The popular video-conferencing application, Zoom, is facing a class-action lawsuit by a user. The application is accused of failing to properly safeguard user data and share it with third parties, including Facebook.
The Zoom app has seen a dramatic rise in usage due to COVID-19, where companies, schools, and other institutions have resorted to working from home.
The suit alleges:
“Upon installing or upon each opening of the Zoom App, Zoom collects the personal information of its users and discloses, without adequate notice or authorization, this personal information to third parties, including Facebook, Inc. (“Facebook”), invading the privacy of millions of users.”
Zoom Bombing on the Rise
During the Alcoholics Anonymous meeting, members in the meeting heard a man’s voice yelling misogynistic and anti-Semitic words, including insensitive remarks to drinking.
This digital break-in tactic is known as “Zoom bombing,” where trolls browse the web for links to video conferences and then join the meeting to harass the members.
A Zoom spokesperson issued the statement:
“For those hosting large, public group meetings, we strongly encourage hosts to review their settings and confirm that only the host can share their screen. For those hosting private meetings, password protections are on by default and we recommend that users keep those protections on to prevent uninvited users from joining.”
Is Zoom Safe?
The FBI is warning people that your meetings could be interrupted by pornography and hate speech. Imagine that during a virtual family reunion where each member of the house is scattered in multiple parts of the world due to quarantine measures.
Zoom’s popularity has escalated as not only do you not have to buy the app; you don’t have to download it either. Once you’re in a zoom meeting, members should know that if you’re not using screen controls or passwords, you’re inviting hackers to infiltrate your meeting.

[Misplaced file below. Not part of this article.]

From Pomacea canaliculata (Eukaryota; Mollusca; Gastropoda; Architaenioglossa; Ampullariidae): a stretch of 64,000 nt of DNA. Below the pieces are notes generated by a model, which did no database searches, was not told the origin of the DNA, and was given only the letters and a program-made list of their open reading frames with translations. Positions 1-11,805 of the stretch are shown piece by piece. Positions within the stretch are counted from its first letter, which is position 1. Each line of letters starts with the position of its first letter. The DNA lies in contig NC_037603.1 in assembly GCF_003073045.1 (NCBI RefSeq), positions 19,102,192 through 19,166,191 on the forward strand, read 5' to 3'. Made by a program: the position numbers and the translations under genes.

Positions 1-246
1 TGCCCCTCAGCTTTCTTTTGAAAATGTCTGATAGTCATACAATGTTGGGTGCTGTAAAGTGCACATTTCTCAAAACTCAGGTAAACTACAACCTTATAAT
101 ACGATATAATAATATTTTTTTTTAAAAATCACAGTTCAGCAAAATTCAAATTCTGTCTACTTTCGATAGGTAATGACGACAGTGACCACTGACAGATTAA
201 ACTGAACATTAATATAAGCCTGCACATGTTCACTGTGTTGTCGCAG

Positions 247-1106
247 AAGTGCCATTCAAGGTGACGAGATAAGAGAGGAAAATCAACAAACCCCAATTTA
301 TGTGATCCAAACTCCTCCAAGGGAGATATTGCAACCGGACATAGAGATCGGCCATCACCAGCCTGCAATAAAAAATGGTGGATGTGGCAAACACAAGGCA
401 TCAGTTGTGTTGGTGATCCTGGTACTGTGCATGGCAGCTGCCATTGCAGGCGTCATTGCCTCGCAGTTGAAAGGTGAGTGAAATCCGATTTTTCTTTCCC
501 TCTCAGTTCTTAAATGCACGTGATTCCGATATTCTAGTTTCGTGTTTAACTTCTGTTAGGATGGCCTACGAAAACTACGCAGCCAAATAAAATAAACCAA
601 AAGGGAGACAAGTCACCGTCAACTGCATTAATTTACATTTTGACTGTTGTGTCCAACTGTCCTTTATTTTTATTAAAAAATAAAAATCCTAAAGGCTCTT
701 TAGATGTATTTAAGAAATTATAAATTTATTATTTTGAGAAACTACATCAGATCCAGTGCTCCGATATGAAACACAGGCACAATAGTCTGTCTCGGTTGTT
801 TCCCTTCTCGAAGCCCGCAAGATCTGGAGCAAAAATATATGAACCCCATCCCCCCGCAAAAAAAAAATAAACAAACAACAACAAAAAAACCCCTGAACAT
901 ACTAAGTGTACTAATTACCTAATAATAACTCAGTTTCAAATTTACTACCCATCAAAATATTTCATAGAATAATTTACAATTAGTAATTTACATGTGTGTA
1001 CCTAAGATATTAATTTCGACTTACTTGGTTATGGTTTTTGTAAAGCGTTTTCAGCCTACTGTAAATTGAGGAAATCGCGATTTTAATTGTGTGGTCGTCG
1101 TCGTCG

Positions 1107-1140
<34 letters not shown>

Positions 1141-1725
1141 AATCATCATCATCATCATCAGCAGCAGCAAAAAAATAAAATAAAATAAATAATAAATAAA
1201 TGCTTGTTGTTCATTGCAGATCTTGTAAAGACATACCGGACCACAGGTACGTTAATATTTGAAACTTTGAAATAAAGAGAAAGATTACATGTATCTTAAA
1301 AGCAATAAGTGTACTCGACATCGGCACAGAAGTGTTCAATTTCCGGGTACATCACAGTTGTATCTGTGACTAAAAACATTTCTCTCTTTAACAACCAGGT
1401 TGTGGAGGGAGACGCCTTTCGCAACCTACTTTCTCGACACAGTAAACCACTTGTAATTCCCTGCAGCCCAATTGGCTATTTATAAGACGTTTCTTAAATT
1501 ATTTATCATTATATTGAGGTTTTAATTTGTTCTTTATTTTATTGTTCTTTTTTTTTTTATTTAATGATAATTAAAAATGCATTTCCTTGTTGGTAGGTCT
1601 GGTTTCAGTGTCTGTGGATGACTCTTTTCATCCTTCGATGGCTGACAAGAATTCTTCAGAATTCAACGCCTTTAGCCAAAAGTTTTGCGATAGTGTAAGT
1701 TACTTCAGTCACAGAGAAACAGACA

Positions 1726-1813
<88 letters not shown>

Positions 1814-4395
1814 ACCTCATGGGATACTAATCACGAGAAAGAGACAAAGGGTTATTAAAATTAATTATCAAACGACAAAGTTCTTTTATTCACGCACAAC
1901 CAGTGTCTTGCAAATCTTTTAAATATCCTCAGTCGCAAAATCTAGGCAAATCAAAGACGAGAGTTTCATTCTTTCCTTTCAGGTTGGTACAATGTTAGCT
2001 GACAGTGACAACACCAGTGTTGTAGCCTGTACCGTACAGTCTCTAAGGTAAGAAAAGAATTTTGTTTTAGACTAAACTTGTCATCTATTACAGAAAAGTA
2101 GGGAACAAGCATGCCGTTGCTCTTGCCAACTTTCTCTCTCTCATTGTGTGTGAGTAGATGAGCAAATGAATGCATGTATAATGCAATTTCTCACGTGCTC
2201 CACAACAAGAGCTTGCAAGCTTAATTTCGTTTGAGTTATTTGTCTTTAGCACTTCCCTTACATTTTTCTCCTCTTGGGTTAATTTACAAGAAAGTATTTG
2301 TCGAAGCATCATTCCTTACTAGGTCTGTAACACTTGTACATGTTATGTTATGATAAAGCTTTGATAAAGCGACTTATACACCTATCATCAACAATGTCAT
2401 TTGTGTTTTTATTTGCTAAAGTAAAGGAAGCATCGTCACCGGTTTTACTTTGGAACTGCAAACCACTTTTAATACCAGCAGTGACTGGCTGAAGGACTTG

According to the FBI, users who use Zoom or any other video-conferencing platform should take precautionary measures:
- Require a meeting password
- Use the waiting room feature to control the admittance of guests
- Provide the link directly to specific participants and not on social media
If you’ve been a victim of Zoom bombing, the FBI urges cyber conference users to report hackers or any threats be reporting it to crime complaint center on its website.
Zoom replied in a statement:
“We are deeply upset to hear about the incidents involving this type of attack. We take the security of Zoom meetings seriously and in order to prevent such incidents from occurring, we strongly encourage users to arrange their settings so that only hosts can share their screens.”
As with any application that requires an internet connection, the best way to secure your online activities from hackers and cybercriminals is by encrypting your online connection. Use state-of-the-art AES 256-bit encryption when you’re online.